Welcome to the MultiRotorUSA Learning Section!
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With all that’s happening in the news lately I felt this was the most important topic to start the learning page with. MultiRotors are lots of fun and they’re becoming more accessible to your average Joe and Jane every day. As such, it’s important for Joe and Jane to learn some basic safety practices before they put someone’s eye out.
- Do Not Fly Over People or Animals – The current technology available for building MultiRotors has certain limitations. The fact is — no matter how expensive, well engineered, or carefully constructed a MultiRotor flying machine is – it may fall out of the sky at any moment for a variety of reasons. When it falls, it will hit whatever is below it. As the pilot of a MultiRotor you do not have the moral right to place another human or creature at risk just because you feel like flying over said life form. In the future, there may come a time when it is safe to do so. I suspect that will involve designing machines with redundant stabilization and thrust systems, propeller guards, and emergency parachutes that deploy automatically. Although some of those items are in the works, none of them can currently be relied upon to perform flawlessly.
- Know your Equipment and its Limitations – Every part associated with a MultiRotor has its own particular operating parameters and limitations. It is important for you as the pilot to know the specific procedures and limits necessary to safely operate your lightweight aeronautical contraption. This means getting into the manuals that came with your transmitters, receivers, electronic speed controllers, motors, flight control board, fpv camera, and any other part that may be bolted, glued, or strapped the MultiRotor. Becoming familiar with your equipment is necessary if you plan to operate it safely.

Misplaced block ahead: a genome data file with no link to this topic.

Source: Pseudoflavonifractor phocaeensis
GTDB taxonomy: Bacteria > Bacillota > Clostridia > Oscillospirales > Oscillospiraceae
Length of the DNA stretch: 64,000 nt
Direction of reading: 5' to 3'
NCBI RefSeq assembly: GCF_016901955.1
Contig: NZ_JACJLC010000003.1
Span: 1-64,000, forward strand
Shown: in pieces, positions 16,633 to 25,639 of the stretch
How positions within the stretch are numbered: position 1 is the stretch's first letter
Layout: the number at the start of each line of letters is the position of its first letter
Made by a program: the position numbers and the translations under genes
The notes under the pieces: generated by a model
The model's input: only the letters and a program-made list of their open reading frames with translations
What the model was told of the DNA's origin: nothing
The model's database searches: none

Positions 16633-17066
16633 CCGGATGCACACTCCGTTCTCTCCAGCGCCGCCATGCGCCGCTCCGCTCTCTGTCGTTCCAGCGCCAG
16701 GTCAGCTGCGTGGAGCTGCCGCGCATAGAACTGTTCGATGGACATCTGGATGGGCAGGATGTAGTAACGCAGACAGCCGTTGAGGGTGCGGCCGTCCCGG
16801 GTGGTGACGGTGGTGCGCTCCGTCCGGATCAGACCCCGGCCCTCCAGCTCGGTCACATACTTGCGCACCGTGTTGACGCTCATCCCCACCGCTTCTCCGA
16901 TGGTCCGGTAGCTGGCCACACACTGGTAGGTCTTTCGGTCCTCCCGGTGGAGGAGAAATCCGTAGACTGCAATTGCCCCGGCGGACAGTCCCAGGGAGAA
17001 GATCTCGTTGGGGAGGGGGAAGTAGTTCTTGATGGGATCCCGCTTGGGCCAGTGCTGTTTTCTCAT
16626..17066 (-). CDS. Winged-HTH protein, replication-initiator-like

- Always Do a Pre-Flight Inspection – Just like the pilot of a real aircraft, it is important to do a pre-flight check of your MultiRotor before every flight. The reason for this inspection is so that you can evaluate the reliability of your flying device and its essential components. It is important to check that all the screws on the frame are securely fastened and that all connectors and soldered joints are solid. The vibrations generated by motors and props can rattle things loose from time to time. You must also check that your flight and transmitter batteries are fully charged and that your LiPo alarm or telemetry is set to alert you to a low voltage condition so that you do not lose power inflight. There are a lot of things to remember, so it helps if you use a pre-flight checklist to insure nothing is missed. Here is one in .PDF as well as in image format that you can customize to fit your own needs.